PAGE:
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Choosing a memory foam mattress is a simple way to avoid needing a box spring. These mattresses are made of high-quality foam that adjusts according to an individual’s body shape as they lie on the bed.

As the foam conforms to the body, it provides comfort and support. This is usually a good option for those struggling with back, neck, or shoulder pain. A memory foam mattress can be placed on any flat surface, even on the floor.

6. Hybrid Mattress

box spring alternatives - hybrid mattress
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A hybrid mattress is another alternative to using a box spring. To provide a mix of both softness and firmness, they include a combination of a memory foam mattress and the coil springs of an innerspring mattress.

The bottom part of the hybrid mattress is made of an innerspring system to offer support, while the top has layers of memory foam that adjusts to one’s body shape. The coils keep the foam from sagging and boost the longevity of the bed.

7. Bunkie Board

box spring alternatives - bunkie board mattress
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Originally developed for bunk beds because they are thin yet supportive, bunkie boards are now used more widely as an easy alternative to box springs. They are typically a piece of plywood, solid wood, or particleboard wrapped in fabric that is about 1 to 3 inches thick. The board sits between the mattress and bed frame to provide even support that also allows for airflow under the mattress.

Bunkie boards are lightweight, easy to move, and do not add much height to a bed. They are best used with memory foam mattresses, hybrid mattresses, latex mattresses, and innerspring mattresses. While bunkie boards can be purchased for a nominal fee, they can also be a DIY project.

8. Foldable Metal Bed Frame

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A foldable or collapsible metal bed frame can be used in lieu of a box spring. As one of the least expensive options, this bed frame without box spring is made of solid metal with metal wires to support the mattress. They also have six or more support legs on the bottom of the frame.

Because it is so lightweight, a foldable metal bed frame is a good option for guest bedrooms and for those on a tight budget. The frames provide lots of space underneath that can be used for storage. And, of course, they are easy to store since they fold up.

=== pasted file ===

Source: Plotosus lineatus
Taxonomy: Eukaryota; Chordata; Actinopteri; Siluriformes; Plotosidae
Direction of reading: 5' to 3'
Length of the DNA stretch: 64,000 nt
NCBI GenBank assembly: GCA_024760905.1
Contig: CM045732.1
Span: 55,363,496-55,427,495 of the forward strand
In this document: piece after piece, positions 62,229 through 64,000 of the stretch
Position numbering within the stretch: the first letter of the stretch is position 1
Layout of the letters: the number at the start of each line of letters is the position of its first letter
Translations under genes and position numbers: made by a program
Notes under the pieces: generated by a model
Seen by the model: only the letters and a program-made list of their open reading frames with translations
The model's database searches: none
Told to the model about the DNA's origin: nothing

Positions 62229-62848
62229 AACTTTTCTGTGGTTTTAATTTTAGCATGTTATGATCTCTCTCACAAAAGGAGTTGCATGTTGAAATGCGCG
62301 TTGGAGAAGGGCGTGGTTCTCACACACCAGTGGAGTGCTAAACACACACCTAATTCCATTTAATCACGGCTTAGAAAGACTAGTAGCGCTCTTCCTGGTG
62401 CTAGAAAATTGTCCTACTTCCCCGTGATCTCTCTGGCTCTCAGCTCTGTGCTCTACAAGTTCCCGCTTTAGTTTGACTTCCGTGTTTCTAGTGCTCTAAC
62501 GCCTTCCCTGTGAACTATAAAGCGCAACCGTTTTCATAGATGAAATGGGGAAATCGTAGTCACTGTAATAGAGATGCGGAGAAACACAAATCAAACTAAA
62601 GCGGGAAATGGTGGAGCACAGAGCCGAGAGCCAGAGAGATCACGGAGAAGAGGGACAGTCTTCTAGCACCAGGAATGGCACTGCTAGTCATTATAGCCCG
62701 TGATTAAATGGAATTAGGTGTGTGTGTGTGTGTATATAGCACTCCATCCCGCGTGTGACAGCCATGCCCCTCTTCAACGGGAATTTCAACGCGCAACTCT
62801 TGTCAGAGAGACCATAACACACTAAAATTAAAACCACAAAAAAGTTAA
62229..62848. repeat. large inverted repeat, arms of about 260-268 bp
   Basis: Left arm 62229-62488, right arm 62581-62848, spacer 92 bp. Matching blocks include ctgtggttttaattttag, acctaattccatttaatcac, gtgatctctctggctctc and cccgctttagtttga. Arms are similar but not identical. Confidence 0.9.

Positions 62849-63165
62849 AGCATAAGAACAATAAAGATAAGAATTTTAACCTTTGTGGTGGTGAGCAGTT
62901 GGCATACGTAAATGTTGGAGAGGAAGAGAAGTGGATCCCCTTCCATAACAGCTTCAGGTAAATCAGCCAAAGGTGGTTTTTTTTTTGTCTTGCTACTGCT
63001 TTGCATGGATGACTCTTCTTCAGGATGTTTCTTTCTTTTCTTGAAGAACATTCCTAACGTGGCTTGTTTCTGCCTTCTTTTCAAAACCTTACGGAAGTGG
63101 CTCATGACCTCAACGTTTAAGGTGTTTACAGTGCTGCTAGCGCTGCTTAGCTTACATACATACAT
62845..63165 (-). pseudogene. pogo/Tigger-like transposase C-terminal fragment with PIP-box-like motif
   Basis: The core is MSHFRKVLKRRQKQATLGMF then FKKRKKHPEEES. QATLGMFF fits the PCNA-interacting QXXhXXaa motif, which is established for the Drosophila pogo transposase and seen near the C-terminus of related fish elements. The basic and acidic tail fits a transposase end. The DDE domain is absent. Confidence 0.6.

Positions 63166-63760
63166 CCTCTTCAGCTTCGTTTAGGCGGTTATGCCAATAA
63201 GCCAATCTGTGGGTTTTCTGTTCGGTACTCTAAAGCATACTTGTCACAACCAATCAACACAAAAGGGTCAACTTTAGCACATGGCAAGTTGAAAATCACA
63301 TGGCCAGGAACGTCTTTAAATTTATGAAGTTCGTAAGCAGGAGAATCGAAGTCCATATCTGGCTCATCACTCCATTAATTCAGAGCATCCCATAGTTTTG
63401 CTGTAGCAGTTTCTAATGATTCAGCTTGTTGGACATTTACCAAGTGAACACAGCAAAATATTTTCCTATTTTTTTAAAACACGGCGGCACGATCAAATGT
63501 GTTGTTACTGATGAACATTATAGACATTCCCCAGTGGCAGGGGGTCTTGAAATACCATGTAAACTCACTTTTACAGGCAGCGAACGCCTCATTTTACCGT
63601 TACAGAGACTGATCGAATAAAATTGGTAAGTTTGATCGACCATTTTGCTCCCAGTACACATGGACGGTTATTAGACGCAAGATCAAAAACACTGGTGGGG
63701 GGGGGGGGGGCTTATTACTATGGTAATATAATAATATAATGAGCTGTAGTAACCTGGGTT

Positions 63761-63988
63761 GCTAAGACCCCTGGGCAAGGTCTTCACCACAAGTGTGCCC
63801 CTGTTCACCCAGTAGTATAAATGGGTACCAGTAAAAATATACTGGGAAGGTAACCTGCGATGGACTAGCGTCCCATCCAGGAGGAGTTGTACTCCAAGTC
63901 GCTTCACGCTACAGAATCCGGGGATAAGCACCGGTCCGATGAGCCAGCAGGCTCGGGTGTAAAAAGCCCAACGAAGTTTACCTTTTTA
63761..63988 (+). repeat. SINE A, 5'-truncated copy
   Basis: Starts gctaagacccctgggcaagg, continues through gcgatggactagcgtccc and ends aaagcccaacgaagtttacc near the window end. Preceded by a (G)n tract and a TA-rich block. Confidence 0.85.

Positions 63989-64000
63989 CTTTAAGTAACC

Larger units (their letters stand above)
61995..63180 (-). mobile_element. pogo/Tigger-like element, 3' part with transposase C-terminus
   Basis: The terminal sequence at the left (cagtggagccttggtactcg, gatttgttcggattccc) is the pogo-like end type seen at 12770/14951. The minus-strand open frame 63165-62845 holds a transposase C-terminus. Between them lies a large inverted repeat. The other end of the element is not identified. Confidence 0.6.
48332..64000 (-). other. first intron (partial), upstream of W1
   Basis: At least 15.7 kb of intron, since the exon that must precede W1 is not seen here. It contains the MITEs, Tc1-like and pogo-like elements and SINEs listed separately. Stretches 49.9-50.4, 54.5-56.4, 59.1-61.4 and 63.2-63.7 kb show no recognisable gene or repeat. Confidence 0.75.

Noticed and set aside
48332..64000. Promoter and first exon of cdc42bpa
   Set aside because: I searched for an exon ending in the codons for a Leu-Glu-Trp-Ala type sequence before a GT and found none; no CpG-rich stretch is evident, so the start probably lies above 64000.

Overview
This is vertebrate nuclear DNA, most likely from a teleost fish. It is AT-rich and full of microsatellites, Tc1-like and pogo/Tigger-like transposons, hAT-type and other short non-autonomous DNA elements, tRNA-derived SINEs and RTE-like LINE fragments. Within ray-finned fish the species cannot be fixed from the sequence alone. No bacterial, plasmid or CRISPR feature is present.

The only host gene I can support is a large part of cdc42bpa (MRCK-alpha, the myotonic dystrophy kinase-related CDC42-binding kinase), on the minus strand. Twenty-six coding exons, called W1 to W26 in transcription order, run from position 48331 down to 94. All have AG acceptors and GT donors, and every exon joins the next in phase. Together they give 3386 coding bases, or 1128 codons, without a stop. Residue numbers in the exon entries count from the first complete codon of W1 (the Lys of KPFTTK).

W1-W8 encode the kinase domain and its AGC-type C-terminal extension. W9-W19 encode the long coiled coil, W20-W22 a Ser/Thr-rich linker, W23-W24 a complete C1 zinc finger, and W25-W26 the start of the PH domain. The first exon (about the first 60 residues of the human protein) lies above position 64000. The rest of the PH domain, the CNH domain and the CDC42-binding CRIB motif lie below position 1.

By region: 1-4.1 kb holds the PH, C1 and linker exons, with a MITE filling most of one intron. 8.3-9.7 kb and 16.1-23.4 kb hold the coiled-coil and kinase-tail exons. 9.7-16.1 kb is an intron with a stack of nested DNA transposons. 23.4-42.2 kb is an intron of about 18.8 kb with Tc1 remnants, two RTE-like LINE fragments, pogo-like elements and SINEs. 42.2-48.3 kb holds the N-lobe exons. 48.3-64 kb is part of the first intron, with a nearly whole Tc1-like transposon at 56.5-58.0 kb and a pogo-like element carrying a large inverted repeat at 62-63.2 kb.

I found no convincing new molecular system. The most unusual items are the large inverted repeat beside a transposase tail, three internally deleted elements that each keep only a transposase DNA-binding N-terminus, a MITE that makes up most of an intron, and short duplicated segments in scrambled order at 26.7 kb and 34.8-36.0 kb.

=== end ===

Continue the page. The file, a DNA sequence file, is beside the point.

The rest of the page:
9. DIY Milk Crate Bed Base

box spring alternatives - milk crate stacks
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One of the most inexpensive and least impactful on the environment is upcycling—for example, with milk crates—for a cheap box spring alternative. Developed in the 1950s to transport gallons of milk, plastic milk crates are sturdy and can easily be reused to support a mattress.

To create this DIY box spring, line up four to eight rows of five or six crates and secure them in place with zip ties. Use two layers of milk crates to increase the height of the bed. While they provide a flatter surface for a mattress to rest upon and are stronger when placed with the opening up or down, some can be arranged sideways with the storage side facing out so items can be easily stored inside of them. Some opt for placing a bunkie board on top of the crates to add even more support.

RELATED: 9 Ways You’re Ruining Your Mattress

10. Place Mattress Directly on Floor

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The simplest and cheapest way to avoid using a box spring is to put the bed directly on the floor. But, is this a good idea? While the flat floor provides a sturdy surface to support a mattress, there are some concerns.

First, direct contact with the floor prevents airflow under the mattress, which can allow for microorganisms to thrive. It can also increase the likelihood that mold will grow, which can cause health problems and ruin the mattress. Plus, it is less hygienic, making it easy for dirt, dust, allergens, and bugs to get on the mattress.

Placing a mattress on the floor can also make it more difficult to get in and out of bed, which can be challenging for some people. Finally, putting a mattress directly on the floor may void the manufacturer’s warranty.